Copyright: 2006-2014 -> on this page by Jari-Pekka Laitio-Ramone, Mickey Leigh etc.

Official release date (original version in English): December 1st, 2009 by Touchstone/Simon & Schuster. Paperback version got published on November 9, 2010.

Joey Ramone's brother Mickey Leigh and punk chronicler Legs McNeil wrote for many years authorized bio of the Joey called I Slept With Joey Ramone: A Family Memoir. I Slept With Joey Ramone: A Family Memoir is explained to be the story of the Ramones and the rise of punk music, and a touching memoir about brotherhood from Joey Ramone's brother.
Legs McNeil wrote in October 28, 2008, that book is hysterically funny, and also a tragic read - just like is his earlier book Please Kill Me.

So Mickey got a help from McNeil. Final version was hardcover and it has 416 pages. The original rough manuscript Mickey finished in 2007 was longer as he wrote me in spring 2008: "You gotta wait a little longer. I want this book to be great. There were so many incredible stories it's been hard to cut it down. The rough manuscript I finished last year was 770 pages long. I am finally doing the final editing."

You can order this book for example from from

Mickey tells in a book of the recording Joey kind of produced for Mickey's band Purple Majesty in 1967.
- We (Purple Majesty's members) were 12 and Joey was 16. We recorded song In This Day An Age we'd actually written ourselves, and a cover of the Blues Project classic I Can't Keep From Crying. It still amazes me that Joey did that: at 16 Joey came to our rehearsals, well, it was just downstairs in our basement, but he heard the song we wrote, booked the time, paid for the session and "supervised' the recording. After searching for decades, the guitarist of that band just found his copy!!! I can't tell you how thrilled I am to hear this again. It's noisy and crackly, couple of skips, but it is certainly audible. I'm going to take it to a mastering studio and clean it up as much as possible. If not for my brother's enthusiasm and his love of being involved in every facet of rock & roll, I would not have this gem from my past, wrote Mickey in January, 2010.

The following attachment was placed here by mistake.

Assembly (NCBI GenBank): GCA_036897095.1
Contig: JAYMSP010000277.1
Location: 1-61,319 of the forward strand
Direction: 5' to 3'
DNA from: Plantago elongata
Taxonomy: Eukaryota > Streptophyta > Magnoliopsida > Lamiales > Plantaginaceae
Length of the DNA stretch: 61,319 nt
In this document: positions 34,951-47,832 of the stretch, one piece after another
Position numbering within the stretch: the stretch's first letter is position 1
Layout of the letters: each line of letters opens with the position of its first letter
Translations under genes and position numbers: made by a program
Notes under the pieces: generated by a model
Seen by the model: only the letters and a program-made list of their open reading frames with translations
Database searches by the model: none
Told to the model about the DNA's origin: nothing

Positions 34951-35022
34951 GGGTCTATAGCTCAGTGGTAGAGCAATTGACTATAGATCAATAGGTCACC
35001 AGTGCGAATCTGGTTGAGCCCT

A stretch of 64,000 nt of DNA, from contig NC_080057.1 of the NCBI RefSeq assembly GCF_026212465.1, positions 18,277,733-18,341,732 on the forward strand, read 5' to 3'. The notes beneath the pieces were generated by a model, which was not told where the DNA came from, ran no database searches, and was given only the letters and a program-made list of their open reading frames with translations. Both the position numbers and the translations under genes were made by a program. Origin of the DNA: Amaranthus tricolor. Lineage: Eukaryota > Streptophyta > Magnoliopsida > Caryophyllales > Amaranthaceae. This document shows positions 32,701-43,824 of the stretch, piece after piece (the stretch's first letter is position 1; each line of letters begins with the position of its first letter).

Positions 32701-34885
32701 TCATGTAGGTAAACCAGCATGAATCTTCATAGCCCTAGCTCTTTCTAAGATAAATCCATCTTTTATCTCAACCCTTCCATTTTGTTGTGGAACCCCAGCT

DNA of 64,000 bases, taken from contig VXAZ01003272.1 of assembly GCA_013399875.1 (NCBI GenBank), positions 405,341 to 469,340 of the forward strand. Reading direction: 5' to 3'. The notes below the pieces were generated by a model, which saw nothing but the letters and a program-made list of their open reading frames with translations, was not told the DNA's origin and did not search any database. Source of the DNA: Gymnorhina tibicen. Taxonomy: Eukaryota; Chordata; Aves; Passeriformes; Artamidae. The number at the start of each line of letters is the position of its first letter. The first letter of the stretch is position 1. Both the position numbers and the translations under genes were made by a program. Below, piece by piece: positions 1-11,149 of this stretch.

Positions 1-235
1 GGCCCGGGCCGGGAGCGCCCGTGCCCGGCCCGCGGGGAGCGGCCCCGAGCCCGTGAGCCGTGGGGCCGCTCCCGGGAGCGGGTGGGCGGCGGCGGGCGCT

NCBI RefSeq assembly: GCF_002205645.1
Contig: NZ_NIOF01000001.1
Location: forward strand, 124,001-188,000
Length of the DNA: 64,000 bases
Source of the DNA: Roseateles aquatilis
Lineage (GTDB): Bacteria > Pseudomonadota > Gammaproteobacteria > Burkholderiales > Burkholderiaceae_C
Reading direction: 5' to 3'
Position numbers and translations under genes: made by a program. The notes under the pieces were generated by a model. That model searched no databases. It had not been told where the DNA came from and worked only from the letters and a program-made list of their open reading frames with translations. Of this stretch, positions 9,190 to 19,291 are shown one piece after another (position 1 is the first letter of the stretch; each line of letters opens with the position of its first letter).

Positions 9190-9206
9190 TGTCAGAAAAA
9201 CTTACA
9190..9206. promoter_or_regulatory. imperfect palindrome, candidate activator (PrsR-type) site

....and then in December, 2013, legendary a New York, USA, based independent record label Norton Records released those two songs as a 7' single on purple vinyl with a picture sleeve. Go to Norton Records Store here.


I Slept With Joey Ramone: A Family Memoir got translated and published in Finnish in March 15, 2011. Title in Finnish is: Veljeni Joey Ramone. Kristiina Sarasti of the Like Kustannus was one of main organisators behind this project.
Publisher is Like Kustannus. Book is translated by Ilkka Salmenpohja. Book has 450 pages and hard cover. I asked from Mickey Leigh in January 6, 2011, if book will be translated also for other languages. Mickey wrote:
- So far the only country it will be available in the near future is Finland. I am still working on getting it published in other territories - but nothing is happening that I can speak of yet. I'm trying really hard to get my agent to focus on getting the book published in other countries and languages. I really want everyone to be able to read it, wrote Mickey to me in 2011.